Fires and smoke in Brazil

This series of images shows fires and deforestation in the Amazon in June 2003. A plume of smoke from fires (red dots) in the Mato Grosso region of Brazil hangs over the center of this Moderate Resolution Imaging Spectroradiometer (MODIS) image from the Terra satellite on June 16, 2003. At the top of that image, the Amazon Rainforest is becoming fragmented by areas of deforestation, which appear as geometric shapes of light green amid the deeper green of remaining forest. Right of center, a preserve/national park hangs like a pendulum down from the forests. This is the Xingu National Park and Indigenous Peoples Preserve. At bottom left in the image are Bolivia (north) and Paraguay (south). Running along the border of these two countries and Brazil is a large wetland ecosystem called the Pantanal.The fires continue into late June.
Source: Jeff Schmaltz, MODIS Rapid Response Team, NASA/GSFC

Internal waves in the Atlantic Ocean, northeast of Brazil

Northeast of Brazil, out in the deep waters of the Atlantic Ocean, sunglint highlights internal waves curving out toward the northeast. Internal waves are waves that occur underwater at the boundary between layers of water with different densities. Like all major bodies of water, the Atlantic Ocean is composed of layers of water with different densities: the topmost is the least dense, while each successively deeper layer is denser. Internal waves are usually caused by the lower layer being forced against a shallow obstacle, such as a ridge, by tidal action. The ridge causes a disturbance, which creates a wave in the water layer, similar to the way that the wind can cause waves on the water´s surface. Unlike normal surface waves, internal waves can stretch for tens of kilometers in length and move throughout the ocean for several days. Internal waves alter sea surface currents, changing the overall “sea surface roughness.” Where these currents converge, the sea surface is more turbulent, and therefore brighter because it catches more of the Sun´s reflection. Where the currents diverge, the surface is smoother and darker, creating zones called “slicks.”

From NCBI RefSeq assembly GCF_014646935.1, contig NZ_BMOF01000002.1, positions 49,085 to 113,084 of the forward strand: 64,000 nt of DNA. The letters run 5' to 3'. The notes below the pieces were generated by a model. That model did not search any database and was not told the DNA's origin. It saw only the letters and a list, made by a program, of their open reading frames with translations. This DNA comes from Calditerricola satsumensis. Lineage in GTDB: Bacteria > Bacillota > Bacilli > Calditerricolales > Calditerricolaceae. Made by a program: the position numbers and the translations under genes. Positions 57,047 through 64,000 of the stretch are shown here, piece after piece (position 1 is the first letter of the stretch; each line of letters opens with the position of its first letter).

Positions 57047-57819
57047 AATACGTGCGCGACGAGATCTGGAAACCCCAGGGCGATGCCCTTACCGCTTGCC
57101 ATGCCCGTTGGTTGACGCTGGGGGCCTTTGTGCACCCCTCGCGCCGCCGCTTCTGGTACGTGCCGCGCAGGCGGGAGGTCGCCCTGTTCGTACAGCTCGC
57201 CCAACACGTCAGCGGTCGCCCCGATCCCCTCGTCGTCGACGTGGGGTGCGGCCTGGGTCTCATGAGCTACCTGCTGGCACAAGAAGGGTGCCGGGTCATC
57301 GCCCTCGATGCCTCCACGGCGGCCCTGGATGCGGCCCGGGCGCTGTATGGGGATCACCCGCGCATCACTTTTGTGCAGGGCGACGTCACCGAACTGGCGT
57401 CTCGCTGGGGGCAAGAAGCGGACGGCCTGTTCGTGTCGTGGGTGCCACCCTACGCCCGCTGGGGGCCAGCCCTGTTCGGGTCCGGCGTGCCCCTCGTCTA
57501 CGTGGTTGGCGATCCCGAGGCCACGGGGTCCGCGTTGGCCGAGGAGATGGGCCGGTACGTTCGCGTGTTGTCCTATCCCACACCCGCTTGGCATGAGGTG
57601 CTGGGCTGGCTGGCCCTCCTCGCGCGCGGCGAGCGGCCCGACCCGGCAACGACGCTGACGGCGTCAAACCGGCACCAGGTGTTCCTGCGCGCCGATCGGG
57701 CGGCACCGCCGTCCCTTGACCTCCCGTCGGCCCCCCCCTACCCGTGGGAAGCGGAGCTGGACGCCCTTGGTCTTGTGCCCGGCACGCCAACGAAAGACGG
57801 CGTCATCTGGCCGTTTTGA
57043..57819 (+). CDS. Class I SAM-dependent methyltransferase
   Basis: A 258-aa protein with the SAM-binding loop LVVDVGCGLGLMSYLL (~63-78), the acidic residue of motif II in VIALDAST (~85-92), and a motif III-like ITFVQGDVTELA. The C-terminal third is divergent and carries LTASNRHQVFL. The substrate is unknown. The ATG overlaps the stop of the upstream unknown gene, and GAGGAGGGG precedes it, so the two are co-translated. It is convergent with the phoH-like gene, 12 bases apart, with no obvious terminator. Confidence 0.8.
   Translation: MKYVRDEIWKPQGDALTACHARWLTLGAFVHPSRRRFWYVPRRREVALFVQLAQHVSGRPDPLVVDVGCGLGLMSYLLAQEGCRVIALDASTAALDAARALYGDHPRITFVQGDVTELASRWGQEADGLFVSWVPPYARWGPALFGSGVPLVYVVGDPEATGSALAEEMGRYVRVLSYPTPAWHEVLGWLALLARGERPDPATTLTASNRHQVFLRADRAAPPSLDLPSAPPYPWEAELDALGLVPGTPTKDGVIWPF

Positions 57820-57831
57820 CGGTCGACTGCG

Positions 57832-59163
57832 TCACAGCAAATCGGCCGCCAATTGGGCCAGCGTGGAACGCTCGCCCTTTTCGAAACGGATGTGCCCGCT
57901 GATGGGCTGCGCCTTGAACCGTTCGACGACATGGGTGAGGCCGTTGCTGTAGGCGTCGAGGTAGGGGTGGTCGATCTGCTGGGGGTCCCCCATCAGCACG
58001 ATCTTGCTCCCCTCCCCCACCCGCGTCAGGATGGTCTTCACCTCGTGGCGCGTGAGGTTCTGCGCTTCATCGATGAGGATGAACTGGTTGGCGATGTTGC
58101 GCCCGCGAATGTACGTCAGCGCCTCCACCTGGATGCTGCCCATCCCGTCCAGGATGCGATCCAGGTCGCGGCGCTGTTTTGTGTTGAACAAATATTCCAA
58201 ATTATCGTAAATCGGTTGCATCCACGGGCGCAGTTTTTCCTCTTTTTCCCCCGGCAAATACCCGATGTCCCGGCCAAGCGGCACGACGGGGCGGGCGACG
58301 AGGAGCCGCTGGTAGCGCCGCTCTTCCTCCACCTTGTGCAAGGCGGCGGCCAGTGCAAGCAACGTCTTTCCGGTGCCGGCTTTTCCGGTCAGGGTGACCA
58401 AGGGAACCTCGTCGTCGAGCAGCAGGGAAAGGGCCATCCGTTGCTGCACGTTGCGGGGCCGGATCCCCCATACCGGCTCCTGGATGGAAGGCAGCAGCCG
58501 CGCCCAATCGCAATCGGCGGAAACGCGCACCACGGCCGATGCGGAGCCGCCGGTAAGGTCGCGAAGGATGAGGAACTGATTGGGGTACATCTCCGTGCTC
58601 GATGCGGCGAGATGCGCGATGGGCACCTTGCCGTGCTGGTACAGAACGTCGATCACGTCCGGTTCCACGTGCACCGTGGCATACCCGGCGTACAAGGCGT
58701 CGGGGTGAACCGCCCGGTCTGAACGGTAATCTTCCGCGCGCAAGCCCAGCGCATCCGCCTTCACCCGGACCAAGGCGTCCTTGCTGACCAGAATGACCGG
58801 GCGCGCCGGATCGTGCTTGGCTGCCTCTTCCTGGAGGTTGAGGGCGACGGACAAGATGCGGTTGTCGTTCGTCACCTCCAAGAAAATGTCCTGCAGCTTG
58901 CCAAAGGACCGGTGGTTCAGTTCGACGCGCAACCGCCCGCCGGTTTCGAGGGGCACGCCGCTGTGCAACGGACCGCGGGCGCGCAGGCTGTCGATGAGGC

Source: Jeff Schmaltz, MODIS Rapid Response Team, NASA/GSFC

Southeastern Brazil

This Moderate Resolution Imaging Spectroradiometer (MODIS) image from the Terra satellite on February 9, 2003, shows sun glinting off the river systems in eastern Brazil. Spotty clouds hang over the coastal regions, and scattered fires detected by MODIS have been marked in red. At bottom center, a brownish-gray patch amid the green vegetation marks the location of Sao Paulo. To the northeast along the coast, a similar patch is the city of Rio de Janeiro.
Source: Jeff Schmaltz, MODIS Rapid Response Team, NASA/GSFC

Fires in central Brazil

Scores of fires (red dots) were burning in central Brazil on February 10, 2003, and were detected by the Moderate Resolution Imaging Spectroradiometer (MODIS) on the Terra satellite. At right, the Araguaia River is caught in sunglint, and appears silver amid the green vegetation.
Source: Jeff Schmaltz, MODIS Rapid Response Team, NASA/GSFC

Fires in Brazil